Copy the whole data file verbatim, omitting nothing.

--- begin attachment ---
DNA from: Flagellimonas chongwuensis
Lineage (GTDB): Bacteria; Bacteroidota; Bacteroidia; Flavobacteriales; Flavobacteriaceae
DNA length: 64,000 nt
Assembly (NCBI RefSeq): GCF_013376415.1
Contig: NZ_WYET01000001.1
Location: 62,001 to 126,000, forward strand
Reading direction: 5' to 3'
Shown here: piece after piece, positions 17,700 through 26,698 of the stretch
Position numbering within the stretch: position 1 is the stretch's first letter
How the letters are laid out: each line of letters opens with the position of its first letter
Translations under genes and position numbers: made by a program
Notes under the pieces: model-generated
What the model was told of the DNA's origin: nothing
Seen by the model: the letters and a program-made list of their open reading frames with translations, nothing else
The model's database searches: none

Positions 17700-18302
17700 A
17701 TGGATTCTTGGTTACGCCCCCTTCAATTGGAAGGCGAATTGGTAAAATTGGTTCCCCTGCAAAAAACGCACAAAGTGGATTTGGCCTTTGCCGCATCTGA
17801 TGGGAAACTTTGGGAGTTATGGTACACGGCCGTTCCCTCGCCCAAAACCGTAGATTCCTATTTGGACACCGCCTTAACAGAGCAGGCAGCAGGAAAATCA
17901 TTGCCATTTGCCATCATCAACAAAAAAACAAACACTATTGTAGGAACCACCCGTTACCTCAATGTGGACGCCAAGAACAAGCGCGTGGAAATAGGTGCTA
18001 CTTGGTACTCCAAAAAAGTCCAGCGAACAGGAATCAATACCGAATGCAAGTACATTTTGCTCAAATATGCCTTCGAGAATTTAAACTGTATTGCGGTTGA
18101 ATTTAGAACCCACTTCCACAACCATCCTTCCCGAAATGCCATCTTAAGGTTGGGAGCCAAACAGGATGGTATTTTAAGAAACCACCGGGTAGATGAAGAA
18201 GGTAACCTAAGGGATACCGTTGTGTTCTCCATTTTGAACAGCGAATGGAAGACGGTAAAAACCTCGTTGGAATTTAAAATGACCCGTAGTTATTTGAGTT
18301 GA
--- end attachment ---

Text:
DNA from: Flagellimonas chongwuensis
Lineage (GTDB): Bacteria; Bacteroidota; Bacteroidia; Flavobacteriales; Flavobacteriaceae
DNA length: 64,000 nt
Assembly (NCBI RefSeq): GCF_013376415.1
Contig: NZ_WYET01000001.1
Location: 62,001 to 126,000, forward strand
Reading direction: 5' to 3'
Shown here: piece after piece, positions 17,700 through 26,698 of the stretch
Position numbering within the stretch: position 1 is the stretch's first letter
How the letters are laid out: each line of letters opens with the position of its first letter
Translations under genes and position numbers: made by a program
Notes under the pieces: model-generated
What the model was told of the DNA's origin: nothing
Seen by the model: the letters and a program-made list of their open reading frames with translations, nothing else
The model's database searches: none

Positions 17700-18302
17700 A
17701 TGGATTCTTGGTTACGCCCCCTTCAATTGGAAGGCGAATTGGTAAAATTGGTTCCCCTGCAAAAAACGCACAAAGTGGATTTGGCCTTTGCCGCATCTGA
17801 TGGGAAACTTTGGGAGTTATGGTACACGGCCGTTCCCTCGCCCAAAACCGTAGATTCCTATTTGGACACCGCCTTAACAGAGCAGGCAGCAGGAAAATCA
17901 TTGCCATTTGCCATCATCAACAAAAAAACAAACACTATTGTAGGAACCACCCGTTACCTCAATGTGGACGCCAAGAACAAGCGCGTGGAAATAGGTGCTA
18001 CTTGGTACTCCAAAAAAGTCCAGCGAACAGGAATCAATACCGAATGCAAGTACATTTTGCTCAAATATGCCTTCGAGAATTTAAACTGTATTGCGGTTGA
18101 ATTTAGAACCCACTTCCACAACCATCCTTCCCGAAATGCCATCTTAAGGTTGGGAGCCAAACAGGATGGTATTTTAAGAAACCACCGGGTAGATGAAGAA
18201 GGTAACCTAAGGGATACCGTTGTGTTCTCCATTTTGAACAGCGAATGGAAGACGGTAAAAACCTCGTTGGAATTTAAAATGACCCGTAGTTATTTGAGTT
18301 GA